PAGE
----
How Long Does It Take?
So, like everything in France “it depends”. We’ve gone through it ourselves and we’ve seen a few others go through it, and all-in-all it seems to take around 3 months to get the whole thing completed end-to-end, depending on how busy the local prefecture is, and how big the backlog of CDS applications is. At current time, because of Brexit & a big influx of UK citizens seeking CDS for the first time, application times seem to lengthening. Take this into account if you’re applying within the next year.
In our case, it took a total of around 3 1/2 months*** and ~9 hours of waiting to get the whole thing completed. This was exactly how each step went:
- Registration (4 Hours Wait) – In Haute Garonne, registration for a premiere demande is only allowed on Mondays between 9AM-3PM, and it’s a first-come-first-serve process (Note/ as of 2020, this is now done entirely online). You show up, you’re given a ticket with a number to wait in line, and then you’re seen in that order. We arrived at 10AM and the prefecture was already packed with people, so our wait was 4 hours before we were called. We had ALL our documents with us (the entire “dossier”), but we were only asked for passports, proof of address & telephone number. 10 mins later we had our appointment date.
Appointment (+73 days later, +1 hour) – We arrived 30 mins early, but our appointment started exactly on time and lasted exactly 30 mins. Our documents were reviewed, questions were asked (why do you want to stay in France? how will you support yourself?) and we were given the recepissé. We had everything they needed and more, so it went smoothly.
- Final Card (+36 days later, +4 Hours Wait) – Just over a month after we got our recepissé, we got a text that Paul’s CDS was ready for pick-up. Once again we needed to go to the prefecture, get a number and wait in line to be seen. It took 4 hours to get through the queue, but only ~5 mins to pick-up the card once we were seen.
***NOTE3/ Beware Travel Restrictions: As a US citizen you can travel within the first 3 months of being in France since you’re still within your 90-day regular (tourist) stay limit. However once this time is up, it’s not recommended that you travel outside French borders until you get your CDS. There are ways to do it (e.g. once you have your recepissé, you can apply for a “visa consulaire de retour”), but honestly it’s a pain. Best not to travel until you have that final card in-hand.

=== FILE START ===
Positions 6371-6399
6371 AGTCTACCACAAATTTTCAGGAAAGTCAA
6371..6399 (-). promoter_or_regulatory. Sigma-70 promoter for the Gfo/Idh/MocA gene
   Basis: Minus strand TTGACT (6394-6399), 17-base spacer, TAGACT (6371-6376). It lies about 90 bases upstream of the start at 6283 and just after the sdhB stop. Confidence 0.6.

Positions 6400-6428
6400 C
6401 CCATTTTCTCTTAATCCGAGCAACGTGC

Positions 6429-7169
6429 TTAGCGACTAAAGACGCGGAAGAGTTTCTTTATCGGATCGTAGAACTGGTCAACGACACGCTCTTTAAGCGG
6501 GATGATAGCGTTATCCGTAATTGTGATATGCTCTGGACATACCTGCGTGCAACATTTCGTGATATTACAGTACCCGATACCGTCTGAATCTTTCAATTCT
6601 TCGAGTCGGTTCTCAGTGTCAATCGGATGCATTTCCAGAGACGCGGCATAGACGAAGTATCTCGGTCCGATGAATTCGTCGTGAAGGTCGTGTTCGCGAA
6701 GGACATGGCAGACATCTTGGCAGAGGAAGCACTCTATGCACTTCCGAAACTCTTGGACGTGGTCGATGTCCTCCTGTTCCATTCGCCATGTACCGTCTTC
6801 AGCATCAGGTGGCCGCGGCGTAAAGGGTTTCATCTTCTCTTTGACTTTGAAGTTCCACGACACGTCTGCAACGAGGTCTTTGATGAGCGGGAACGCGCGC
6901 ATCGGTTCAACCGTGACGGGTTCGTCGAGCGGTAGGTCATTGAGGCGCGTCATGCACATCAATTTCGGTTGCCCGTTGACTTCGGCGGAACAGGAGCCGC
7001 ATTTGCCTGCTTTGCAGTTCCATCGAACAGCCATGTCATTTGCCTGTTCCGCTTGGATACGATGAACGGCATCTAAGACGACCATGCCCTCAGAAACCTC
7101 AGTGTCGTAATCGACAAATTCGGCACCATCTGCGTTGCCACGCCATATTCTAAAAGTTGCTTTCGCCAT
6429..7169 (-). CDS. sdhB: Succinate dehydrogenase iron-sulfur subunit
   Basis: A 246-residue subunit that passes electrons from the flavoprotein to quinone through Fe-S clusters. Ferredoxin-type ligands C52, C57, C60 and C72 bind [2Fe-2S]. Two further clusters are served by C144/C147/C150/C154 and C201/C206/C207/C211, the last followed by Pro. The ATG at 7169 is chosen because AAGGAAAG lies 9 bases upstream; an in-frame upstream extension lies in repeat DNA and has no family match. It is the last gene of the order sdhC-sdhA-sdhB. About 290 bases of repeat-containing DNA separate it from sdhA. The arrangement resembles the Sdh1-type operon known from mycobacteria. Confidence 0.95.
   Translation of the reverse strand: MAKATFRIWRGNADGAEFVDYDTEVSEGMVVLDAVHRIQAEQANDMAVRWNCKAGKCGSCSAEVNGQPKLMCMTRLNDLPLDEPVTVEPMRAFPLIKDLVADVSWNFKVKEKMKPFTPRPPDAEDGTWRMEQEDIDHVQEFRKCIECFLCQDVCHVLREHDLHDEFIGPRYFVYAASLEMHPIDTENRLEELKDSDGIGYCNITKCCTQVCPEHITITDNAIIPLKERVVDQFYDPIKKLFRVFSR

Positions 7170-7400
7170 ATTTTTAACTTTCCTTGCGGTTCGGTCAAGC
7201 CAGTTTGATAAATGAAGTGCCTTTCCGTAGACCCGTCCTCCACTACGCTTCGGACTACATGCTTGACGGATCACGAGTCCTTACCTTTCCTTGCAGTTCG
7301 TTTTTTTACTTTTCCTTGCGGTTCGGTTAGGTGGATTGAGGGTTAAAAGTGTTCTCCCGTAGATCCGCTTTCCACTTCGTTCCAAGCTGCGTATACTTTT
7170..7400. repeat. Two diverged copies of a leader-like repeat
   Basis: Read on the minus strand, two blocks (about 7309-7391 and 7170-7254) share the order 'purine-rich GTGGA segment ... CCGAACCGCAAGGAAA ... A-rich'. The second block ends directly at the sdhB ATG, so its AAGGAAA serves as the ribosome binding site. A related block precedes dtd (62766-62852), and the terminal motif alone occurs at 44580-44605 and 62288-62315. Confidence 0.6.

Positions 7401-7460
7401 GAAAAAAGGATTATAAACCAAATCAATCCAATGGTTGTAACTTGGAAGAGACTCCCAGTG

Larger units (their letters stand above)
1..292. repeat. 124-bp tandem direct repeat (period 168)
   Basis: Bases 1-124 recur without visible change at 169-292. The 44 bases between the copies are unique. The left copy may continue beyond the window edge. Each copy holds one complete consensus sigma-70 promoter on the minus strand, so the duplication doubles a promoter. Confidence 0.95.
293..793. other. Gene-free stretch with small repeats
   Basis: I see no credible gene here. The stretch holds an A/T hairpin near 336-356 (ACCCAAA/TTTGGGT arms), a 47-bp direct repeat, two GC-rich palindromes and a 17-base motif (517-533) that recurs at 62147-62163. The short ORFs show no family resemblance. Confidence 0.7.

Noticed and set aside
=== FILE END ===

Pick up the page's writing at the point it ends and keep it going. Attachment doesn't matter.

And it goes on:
What Does It Cost?
The “Carte de séjour de membre de la famille d’un citoyen de l’Union/EEE/Suisse” is FREE!
What Documents Are You Required To Present?
As I mentioned above, make sure to check with your local préfecture for their specific requirements, as they may differ slightly, depending on location. The following list meets general requirements & were the docs that were required for our interview in the Haute Garonne (official list HERE). We were required to present ORIGINALS and PHOTOCOPIES of all documents so we bought 2 complete files of “stuff” (they reviewed the originals & give them back to us, then they took the photocopies for their files):
- Application Form (Maybe!) – Some préfectures have application forms, but many do not. In Haute Garonne they do happen to have a form.
- Valid Passport – For both you and your EU partner. Make a color photocopy of both.
- Three Official Identity Photos – The photos must conform to ISO/IEC spec 19794-5 in size & appearance. Basically they’re just full-face, neutral expression, neutral background photos of a specific size. You can find photo booths in most supermarkets in France where you can get these done. Most prefectures also have booths for this.
Proof of Address (= “justificatif de domicile”) – This must be dated within last 3 months. The most common proof is a recent (less than 3 month old) electrical bill (EDF) in your name. If you are renting or live with family then you must get the owner of the house to provide the following three things:
- an official letter stating you live with them (this is called an “attestation d’hébergement” and you can find blank examples on the web, like this one)
- a copy of their latest electrical (EDF) bill, dated less than 3 months
- a copy of their identity card or passport
- Proof of Family Link (= “justificatif du lien familial): This is your official marriage certificate. Some prefectures require this to be officially translated into French***. Not all do, but I think it is a good precaution to get it done.
- Proof of Sufficient Support (= ” justificatif du droit de séjour dont relève l’accueillant”) This is always one of the hardest parts of the application and the one most folks get worried about. Basically the French government wants to make sure that your EU spouse (the “accueillant“) is in good standing in France, and that you can support yourselves without becoming a drain on the system. If your EU spouse has a job or salary, then you simply need to present proof of that (e.g. work contract, monthly salary statements etc.) and you’re good to go. If your EU spouse is not currently working, then you need to present proof of sufficient funds (e.g. savings, bank account statements, 401K statements -> basically anywhere you have money). Plus you’ll need proof of health insurance for the both of you: